Friday, February 20, 2009

The future of our cities .. and two perspectives …

  How will land use and law change in our collapsed economy?  In March's Atlantic Monthly, commentators Richard Florida and Sandra Tsing Loh offer opinions - and, provocatively, offer far different conclusions.

Detroit_3   Florida, author of "The Rise of the Creative Class," argues that the economic crash signals the end of the half-century suburban era and a revival of dense, urban living.  He predicts the final collapse of industrial cites such as Detroit; meanwhile, boomtowns in the desert such as Phoenix, he argues, will likewise suffer as their real-estate-fueled growth ends.  (But I ask: Aren't sunny retirement destinations such as Phoenix (which was a boom city long before the real-estate bubble) posed to remain popular regardless of the economic climate?)      

    Which places will prosper?  Florida suggests further concentration in a handful of hip and diversified "dense ecosystems" such as New York, Los Angeles, San Francisco, and Chicago, as well as a few smaller "innovation centers" such as Austin and Boulder.  He calls for changes in land use law to foster more density, more public transportation, and more investment in vibrant and appealing central cities.  The places that will succeed, he concludes, are "those with the highest velocity of ideas, the highest density of talented and creative people, the highest rate of metabolism."  Success, he write, belongs to "a landscape that can accommodate and accelerate invention, innovation, and creation …."

   What does this mean?  What is the "velocity" of a place or the "landscape of … invention"?  And why do these factors favor New York and Los Angeles?  To the extent that our economy moves fully away from manufacture (and real estate) and towards the creativity of the Internet world, why can't creativity thrive on laptops in Spokane, Omaha, or Birmingham?  Doesn't the Internet hold the same "velocity" in these smaller cities as it does in the big ones?  At the same time that Florida predicts the near-complete abandonment of cities such as Detroit, he also notes, in somewhat of a contradiction, that the economic downtown has made labor markets and housing movement far more rigid. 

   Perhaps Florida means to suggest that "creative" people still need a real-life human community and that creative people need and wish to flock together in the flesh.  (Although whenever I see people "creating" intently at Starbucks, they don't seem to be interacting in any way other then online.)  Perhaps only a handful of hip urban centers offer this opportunity.   

   Tsing Loh suggests some manifestations of this community in Los Angeles.  Grimy Boston Red Sox baseball caps are popular among hip young entertainment people, she jokes (?), because it signifies that they have the unparalleled pedigree of having worked at the Harvard Lampoon.

   She also gets the final word.  Tsing Loh faults Florida for ignoring the concerns that families with children have over the central cities of San Francisco, Los Angeles, and New York, which are both expensive and have poor public schools.  (Interestingly, Florida hardly mentions issues of race and immigration.  See my post of earlier this week about popular cities.)   And finally, Tsing Loh suggests that our economic catastrophe might not favor Florida's hip creative class but instead may favor "staid and stolid values of the bourgeoisie: industry, sobriety, moderation, self-discipline and avoidance of debt."  In this sort of world, places such as Spokane, Omaha, and Birmingham may have as hopeful a future as do New York, Los Angeles, and San Francisco ….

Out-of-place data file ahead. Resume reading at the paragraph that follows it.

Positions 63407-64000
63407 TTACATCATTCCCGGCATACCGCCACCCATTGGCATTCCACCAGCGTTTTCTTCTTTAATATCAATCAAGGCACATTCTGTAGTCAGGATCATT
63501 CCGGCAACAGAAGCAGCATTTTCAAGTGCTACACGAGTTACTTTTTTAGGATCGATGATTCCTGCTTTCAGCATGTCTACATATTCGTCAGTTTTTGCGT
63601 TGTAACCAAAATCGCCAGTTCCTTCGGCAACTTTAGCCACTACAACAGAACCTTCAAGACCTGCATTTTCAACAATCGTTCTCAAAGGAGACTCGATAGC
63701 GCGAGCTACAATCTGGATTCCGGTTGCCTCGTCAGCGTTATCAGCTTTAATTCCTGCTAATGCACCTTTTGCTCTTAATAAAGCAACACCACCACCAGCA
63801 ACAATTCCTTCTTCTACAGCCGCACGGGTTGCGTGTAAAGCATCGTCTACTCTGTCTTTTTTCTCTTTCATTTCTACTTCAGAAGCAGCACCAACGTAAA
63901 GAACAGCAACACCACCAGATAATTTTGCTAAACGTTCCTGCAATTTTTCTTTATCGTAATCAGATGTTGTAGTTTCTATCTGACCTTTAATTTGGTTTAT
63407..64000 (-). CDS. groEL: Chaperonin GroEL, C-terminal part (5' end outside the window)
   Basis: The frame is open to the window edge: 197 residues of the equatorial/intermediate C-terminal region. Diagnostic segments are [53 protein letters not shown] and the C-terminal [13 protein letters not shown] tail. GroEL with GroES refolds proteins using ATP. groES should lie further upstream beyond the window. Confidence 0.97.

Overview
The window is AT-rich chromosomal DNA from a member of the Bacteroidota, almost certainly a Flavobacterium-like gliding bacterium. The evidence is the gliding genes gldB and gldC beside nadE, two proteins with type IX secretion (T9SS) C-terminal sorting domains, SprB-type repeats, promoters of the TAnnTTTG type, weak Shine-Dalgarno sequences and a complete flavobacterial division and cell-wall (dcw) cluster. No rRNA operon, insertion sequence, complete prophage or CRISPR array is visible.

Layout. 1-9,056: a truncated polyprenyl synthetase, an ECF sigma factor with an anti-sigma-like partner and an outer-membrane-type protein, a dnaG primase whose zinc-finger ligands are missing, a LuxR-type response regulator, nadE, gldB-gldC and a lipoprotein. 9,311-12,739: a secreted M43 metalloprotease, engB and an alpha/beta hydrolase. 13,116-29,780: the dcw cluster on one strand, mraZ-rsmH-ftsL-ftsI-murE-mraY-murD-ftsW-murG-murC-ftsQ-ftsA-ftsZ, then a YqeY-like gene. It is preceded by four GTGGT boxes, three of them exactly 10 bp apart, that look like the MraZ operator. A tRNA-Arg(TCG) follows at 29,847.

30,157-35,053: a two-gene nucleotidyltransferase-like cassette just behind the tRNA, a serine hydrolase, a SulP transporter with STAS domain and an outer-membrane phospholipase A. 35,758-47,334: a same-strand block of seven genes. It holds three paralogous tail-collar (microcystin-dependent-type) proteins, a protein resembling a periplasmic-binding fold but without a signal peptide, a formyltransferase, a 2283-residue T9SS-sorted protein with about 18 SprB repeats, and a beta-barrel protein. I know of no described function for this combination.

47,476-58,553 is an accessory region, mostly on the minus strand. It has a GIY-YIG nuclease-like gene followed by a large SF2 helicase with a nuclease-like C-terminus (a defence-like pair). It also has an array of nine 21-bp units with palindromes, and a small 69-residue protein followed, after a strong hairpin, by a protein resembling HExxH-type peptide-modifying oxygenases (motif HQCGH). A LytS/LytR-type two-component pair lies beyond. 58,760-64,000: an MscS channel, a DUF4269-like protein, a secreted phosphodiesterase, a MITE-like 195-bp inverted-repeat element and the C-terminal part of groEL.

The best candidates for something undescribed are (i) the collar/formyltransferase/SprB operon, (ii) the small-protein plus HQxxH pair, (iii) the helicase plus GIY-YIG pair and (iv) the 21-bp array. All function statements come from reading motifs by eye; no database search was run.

[Comments must be approved and thus take some time to appear online.]   

February 20, 2009 | Permalink | Comments (2) | TrackBack (0)

Tuesday, February 17, 2009

If you could live where you wanted …

    This week I’ll write about the growing number of assertions that the collapse of the housing boom and the American economy spells the end of sprawl and the revival of the dense city –- an assertion that runs counter to many of the ideas that I typically post in this blog.  First, the Pew Research Center published a report recently of a survey about where Americans want to live.  Metro areas that topped the list were Denver, San Diego, Seattle, Orlando, and Tampa (Who says that hosting both the World Series and Super Bowl does nothing for civic fame?). 
Nycsidewalk      But in what sort of environment do people wish to live?  Interestingly, just about as many people said they would prefer to live in a suburb as do currently live there.  But fewer wish to live in a city, and more want to live in a small town or rural area.  From these and other stats, New York Times columnist David Brooks concluded that Americans don’t want to live in Amsterdam-like density.  This might be a bit of an overstatement.  Not surprisingly, young people tended to prefer a city, whereas older people tended to prefer a suburb or small town.  But more than 71 percent said that they preferred a place with a slower pace of life.  And (“just for fun,” the Pew report stated), somewhat more Americans wanted a McDonald’s in their community than a Starbucks ….

[Comments must be approved and thus take some time to appear online.]

February 17, 2009 | Permalink | Comments (0) | TrackBack (0)